Once a demon named Ariṣṭāsura entered the village in the form of a great bull with a gigantic body and huge horns, digging up the earth with his hooves. When the demon entered Vṛndāvana, the whole land appeared to tremble, as if there were an earthquake. He roared fiercely, and after digging up the earth on the riverside, he entered the village proper. The fearful roaring of the bull was so piercing that some of the pregnant cows and women had miscarriages. Its body was so big, stout and strong that a cloud hovered over its body just as clouds hover over mountains. Ariṣṭāsura entered Vṛndāvana with such a fearful appearance that just on seeing this great demon all the men and women were afflicted with great fear, and the cows and other animals fled the village.
The situation became very terrible, and all the inhabitants of Vṛndāvana began to cry, “Kṛṣṇa! Kṛṣṇa, please save us!” Kṛṣṇa saw that the cows were running away, and He immediately replied, “Don’t be afraid. Don’t be afraid.” He then appeared before Ariṣṭāsura and said, “You lowest of living entities! Why are you frightening the inhabitants of Gokula? What will you gain by this action? If you have come to challenge My authority, then I am prepared to fight you.” In this way, Kṛṣṇa challenged the demon, and the demon became very angry by the words of Kṛṣṇa. Kṛṣṇa stood before the bull, resting His hand on the shoulder of a friend. The bull proceeded toward Kṛṣṇa in anger. Digging the earth with his hooves, Ariṣṭāsura lifted his tail, and it appeared that clouds were hovering about the tail. His eyes were reddish and moving in anger. Pointing his horns at Kṛṣṇa, he charged Him just like the thunderbolt of Indra. But Kṛṣṇa immediately caught his horns and tossed him away, just as a gigantic elephant repels a small inimical elephant. Although the demon was perspiring and appeared very tired, he took courage and got up. Again he charged Kṛṣṇa with great force and anger. While rushing toward Kṛṣṇa, he breathed very heavily. Kṛṣṇa again caught his horns and immediately threw him to the ground, breaking his horns. Kṛṣṇa then began to kick his body, just as one squeezes a wet cloth on the ground. Being thus kicked by Kṛṣṇa, Ariṣṭāsura rolled over and began to move his legs violently. Bleeding from the mouth and passing stool and urine, his eyes starting from their sockets, he passed to the kingdom of death.
The demigods in the celestial planets showered flowers on Kṛṣṇa for His wonderful achievement. Kṛṣṇa was already the life and soul of the inhabitants of Vṛndāvana, and after killing this demon in the shape of a bull, He became the cynosure of all eyes. With Balarāma, He triumphantly entered Vṛndāvana village, and the inhabitants glorified Him and Balarāma with great jubilation. When a person performs some wonderful feat, his kinsmen and relatives and friends naturally become jubilant.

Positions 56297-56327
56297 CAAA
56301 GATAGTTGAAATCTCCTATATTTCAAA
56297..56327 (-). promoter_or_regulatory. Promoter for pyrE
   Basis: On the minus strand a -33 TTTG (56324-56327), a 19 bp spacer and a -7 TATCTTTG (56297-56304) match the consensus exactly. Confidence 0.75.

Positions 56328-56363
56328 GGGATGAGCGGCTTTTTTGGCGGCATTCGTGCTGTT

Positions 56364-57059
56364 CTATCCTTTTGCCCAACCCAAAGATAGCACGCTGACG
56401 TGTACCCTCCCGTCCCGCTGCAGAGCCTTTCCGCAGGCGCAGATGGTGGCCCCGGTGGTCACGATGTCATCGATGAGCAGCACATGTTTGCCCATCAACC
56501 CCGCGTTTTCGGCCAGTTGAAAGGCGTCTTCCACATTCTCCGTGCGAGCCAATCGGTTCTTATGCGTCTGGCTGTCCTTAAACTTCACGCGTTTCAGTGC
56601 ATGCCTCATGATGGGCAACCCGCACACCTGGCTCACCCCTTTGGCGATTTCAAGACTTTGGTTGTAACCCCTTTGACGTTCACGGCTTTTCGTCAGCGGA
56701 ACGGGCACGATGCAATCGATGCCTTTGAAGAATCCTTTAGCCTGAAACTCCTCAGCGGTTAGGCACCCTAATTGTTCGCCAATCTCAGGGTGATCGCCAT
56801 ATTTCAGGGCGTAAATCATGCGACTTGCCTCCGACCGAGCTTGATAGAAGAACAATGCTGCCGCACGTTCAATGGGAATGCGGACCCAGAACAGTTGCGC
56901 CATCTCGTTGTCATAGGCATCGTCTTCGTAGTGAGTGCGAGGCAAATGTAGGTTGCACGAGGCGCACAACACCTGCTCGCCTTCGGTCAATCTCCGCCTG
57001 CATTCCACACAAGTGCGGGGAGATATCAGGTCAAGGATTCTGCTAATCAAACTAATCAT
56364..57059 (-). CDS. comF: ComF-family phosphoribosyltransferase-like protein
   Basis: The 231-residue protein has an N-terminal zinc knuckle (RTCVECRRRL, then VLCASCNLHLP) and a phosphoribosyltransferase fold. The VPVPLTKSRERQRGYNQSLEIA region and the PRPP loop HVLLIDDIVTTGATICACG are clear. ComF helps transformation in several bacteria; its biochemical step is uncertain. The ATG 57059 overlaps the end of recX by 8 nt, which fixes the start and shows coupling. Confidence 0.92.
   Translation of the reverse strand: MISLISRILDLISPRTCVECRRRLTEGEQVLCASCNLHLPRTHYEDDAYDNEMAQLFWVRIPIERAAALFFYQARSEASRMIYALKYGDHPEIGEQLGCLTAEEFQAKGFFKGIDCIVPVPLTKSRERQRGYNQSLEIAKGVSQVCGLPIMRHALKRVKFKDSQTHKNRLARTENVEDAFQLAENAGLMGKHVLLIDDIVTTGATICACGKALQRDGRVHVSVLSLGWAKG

It was after this incident that the great sage Nārada disclosed to Kaṁsa the secret of Kṛṣṇa. Nārada Muni is generally known as deva-darśana, which means that he can be seen only by demigods or persons on the same level with the demigods. But Nārada visited Kaṁsa, who was not at all on the level of the demigods, and allowed Kaṁsa to see him. Of course, Kaṁsa also saw Kṛṣṇa, what to speak of Nārada Muni. But unless one sees the Lord or His devotees with purified eyes, one cannot derive the actual benefit. Of course, anyone who associates with a pure devotee derives imperceptible benefit, which is called ajñāta-sukṛti. One cannot understand how he is making progress, yet he makes progress by seeing the devotee of the Lord. Nārada Muni’s mission was to finish things quickly. Kṛṣṇa appeared in order to kill the demons, and Kaṁsa was the chief among them. Nārada wanted to expedite things; therefore, he immediately approached Kaṁsa with all the real information. “You are to be killed by the eighth son of Vasudeva,” Nārada told Kaṁsa. “That eighth son is Kṛṣṇa. You were misled by Vasudeva into believing that the eighth issue of Vasudeva was a daughter. Actually, the daughter was born to Yaśodā, the wife of Nanda Mahārāja, and Vasudeva exchanged his son for the daughter, so you were misled. Kṛṣṇa is the son of Vasudeva, as is Balarāma. Being afraid of your atrocious nature, Vasudeva has tactfully hidden Them in Vṛndāvana, out of your sight.” Nārada further informed Kaṁsa, “Kṛṣṇa and Balarāma have been living incognito in the care of Nanda Mahārāja. All the asuras, your companions who were sent to Vṛndāvana to kill different children, were killed by Kṛṣṇa and Balarāma.”